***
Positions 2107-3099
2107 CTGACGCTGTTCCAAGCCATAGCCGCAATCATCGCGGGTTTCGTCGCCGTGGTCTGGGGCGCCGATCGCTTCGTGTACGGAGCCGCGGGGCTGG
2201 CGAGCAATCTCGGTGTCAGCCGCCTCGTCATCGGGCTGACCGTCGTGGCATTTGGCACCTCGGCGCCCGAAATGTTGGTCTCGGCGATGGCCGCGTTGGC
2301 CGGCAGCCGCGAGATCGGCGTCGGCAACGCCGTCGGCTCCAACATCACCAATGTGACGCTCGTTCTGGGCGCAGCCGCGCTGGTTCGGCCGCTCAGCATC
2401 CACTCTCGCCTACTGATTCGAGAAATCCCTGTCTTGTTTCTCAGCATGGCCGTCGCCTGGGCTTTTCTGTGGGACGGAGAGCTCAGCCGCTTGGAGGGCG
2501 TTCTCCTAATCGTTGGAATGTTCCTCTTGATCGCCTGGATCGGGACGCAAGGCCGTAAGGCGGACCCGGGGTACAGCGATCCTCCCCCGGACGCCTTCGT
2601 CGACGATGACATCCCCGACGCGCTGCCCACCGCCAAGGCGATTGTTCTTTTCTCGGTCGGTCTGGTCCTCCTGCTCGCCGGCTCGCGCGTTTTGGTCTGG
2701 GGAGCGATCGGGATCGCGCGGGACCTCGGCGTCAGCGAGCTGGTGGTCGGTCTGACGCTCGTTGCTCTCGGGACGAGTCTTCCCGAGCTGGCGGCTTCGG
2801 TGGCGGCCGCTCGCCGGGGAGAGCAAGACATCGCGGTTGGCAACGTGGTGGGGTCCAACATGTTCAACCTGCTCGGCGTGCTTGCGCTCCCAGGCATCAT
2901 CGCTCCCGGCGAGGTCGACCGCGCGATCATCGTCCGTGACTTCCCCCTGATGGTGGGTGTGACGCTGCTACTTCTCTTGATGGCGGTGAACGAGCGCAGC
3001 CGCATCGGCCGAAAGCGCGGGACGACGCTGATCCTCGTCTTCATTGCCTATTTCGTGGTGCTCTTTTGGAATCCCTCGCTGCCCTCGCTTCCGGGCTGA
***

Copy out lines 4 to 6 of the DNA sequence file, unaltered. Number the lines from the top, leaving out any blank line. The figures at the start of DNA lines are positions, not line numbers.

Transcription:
2301 CGGCAGCCGCGAGATCGGCGTCGGCAACGCCGTCGGCTCCAACATCACCAATGTGACGCTCGTTCTGGGCGCAGCCGCGCTGGTTCGGCCGCTCAGCATC
2401 CACTCTCGCCTACTGATTCGAGAAATCCCTGTCTTGTTTCTCAGCATGGCCGTCGCCTGGGCTTTTCTGTGGGACGGAGAGCTCAGCCGCTTGGAGGGCG
2501 TTCTCCTAATCGTTGGAATGTTCCTCTTGATCGCCTGGATCGGGACGCAAGGCCGTAAGGCGGACCCGGGGTACAGCGATCCTCCCCCGGACGCCTTCGT